More than 68,000 Americans are currently hospitalized for covid. The death rate has also slightly increased over the past seven days, as the United States is averaging more than 1,300 covid deaths a day.

Finding at-home coronavirus tests, particularly the rapid antigen tests found online and at most drugstores, has been increasingly difficult in recent months. In response to the demand, some retailers have limited the number of at-home tests people can buy, while others were warned that delivery times may be delayed.

Why at-home coronavirus tests are easy to use and hard to find

Though the Biden administration has emphasized increased testing as one of the pillars of its pandemic response, the White House has been criticized for failing to provide at-home tests at low cost. Americans are paying $25 for a pack of two tests — that is, if they can find any at a pharmacy.

The administration has also struggled to explain testing shortages to Americans. Earlier this month, White House press secretary Jen Psaki was criticized for her response as to why the administration has not made at-home tests free and more widely available: “Should we just send one to every American?”

With the surge in the omicron variant, people have posted photos of waiting in long lines for both in-person testing and at-home test kits, as well as empty shelves at Walgreens and CVS stores. Some have posted screenshots of the number of stores that can’t keep up with the demand.

That’s been especially evident in New York City, where people criticized the “shameful” response to the surge after not finding home tests at Walgreens or CVS. CNN’s Brian Stelter posted a photo of a CVS store in New York emphasizing that they had no home tests available.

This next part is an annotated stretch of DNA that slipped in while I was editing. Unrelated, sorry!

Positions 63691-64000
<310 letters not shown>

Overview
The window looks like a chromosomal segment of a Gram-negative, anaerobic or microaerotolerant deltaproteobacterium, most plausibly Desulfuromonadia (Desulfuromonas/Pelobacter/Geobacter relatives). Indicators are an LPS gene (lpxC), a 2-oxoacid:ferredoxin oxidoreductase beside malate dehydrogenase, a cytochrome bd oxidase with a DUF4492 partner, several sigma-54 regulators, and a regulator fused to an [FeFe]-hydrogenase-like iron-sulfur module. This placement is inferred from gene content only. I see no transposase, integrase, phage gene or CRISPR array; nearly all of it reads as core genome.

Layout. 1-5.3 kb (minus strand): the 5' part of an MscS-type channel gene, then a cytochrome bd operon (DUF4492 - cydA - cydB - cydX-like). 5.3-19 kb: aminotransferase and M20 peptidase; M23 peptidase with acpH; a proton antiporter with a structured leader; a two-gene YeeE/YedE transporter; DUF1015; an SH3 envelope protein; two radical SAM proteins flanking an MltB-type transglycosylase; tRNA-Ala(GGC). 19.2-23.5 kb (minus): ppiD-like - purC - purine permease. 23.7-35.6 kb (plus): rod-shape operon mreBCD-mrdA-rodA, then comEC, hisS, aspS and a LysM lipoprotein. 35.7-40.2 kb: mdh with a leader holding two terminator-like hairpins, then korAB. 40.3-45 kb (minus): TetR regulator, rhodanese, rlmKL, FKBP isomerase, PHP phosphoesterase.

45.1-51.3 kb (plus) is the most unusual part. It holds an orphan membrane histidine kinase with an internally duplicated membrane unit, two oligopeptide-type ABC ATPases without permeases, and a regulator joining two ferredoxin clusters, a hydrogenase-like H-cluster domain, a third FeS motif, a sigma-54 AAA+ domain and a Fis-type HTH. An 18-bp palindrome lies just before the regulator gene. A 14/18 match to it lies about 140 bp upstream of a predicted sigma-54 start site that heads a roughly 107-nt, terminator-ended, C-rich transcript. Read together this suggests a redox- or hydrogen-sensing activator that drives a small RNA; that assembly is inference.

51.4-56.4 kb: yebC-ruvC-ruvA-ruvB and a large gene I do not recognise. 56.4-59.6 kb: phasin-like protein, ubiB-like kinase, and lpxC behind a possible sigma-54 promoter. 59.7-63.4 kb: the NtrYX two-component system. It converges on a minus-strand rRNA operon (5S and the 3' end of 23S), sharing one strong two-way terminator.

“The website is not accurate,” the sign reads. “All covid test out of stock.”

In Chicago, many Walgreens and CVS stores had barren shelves after the run on rapid home tests, according to the Chicago Tribune. Dana Vais, system medical director for infectious-disease services at Amita Health in Illinois, told the outlet that people planning indoor family gatherings need to take a rapid, at-home test rather than a polymerase chain reaction (PCR) test — molecular tests that are much more sensitive and can take longer to return results.

“I would not recommend any holiday gathering without the people there having at least an antigen test,” Vais said. “If we want to get through this, we really have to make testing as easy as possible, widely available.”

Some on social media posted about how their orders for home kits had been unexpectedly canceled. Others offered tips for which stores still had them available. One California woman told KGO that she and her son had been looking for at-home tests for close to 24 hours before finding some at a Walgreens in San Jose.

“One place said online that they had it so I drove there … and they didn’t have it so then [my son] kept looking online and found this store,” she told the station.

Blanchette reiterated to The Post in the statement that the company was “committed to providing families with protection and peace of mind during the holiday season.

“We continue to offer access to lab-based testing with results available in 1-2 days or rapid COVID-19 testing at more than 4,800 CVS Pharmacy locations nationwide,” the company said.

Andrew Jeong, Lindsey Bever and Lateshia Beachum contributed to this report.

Read more:

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What to know about the omicron variant of the coronavirus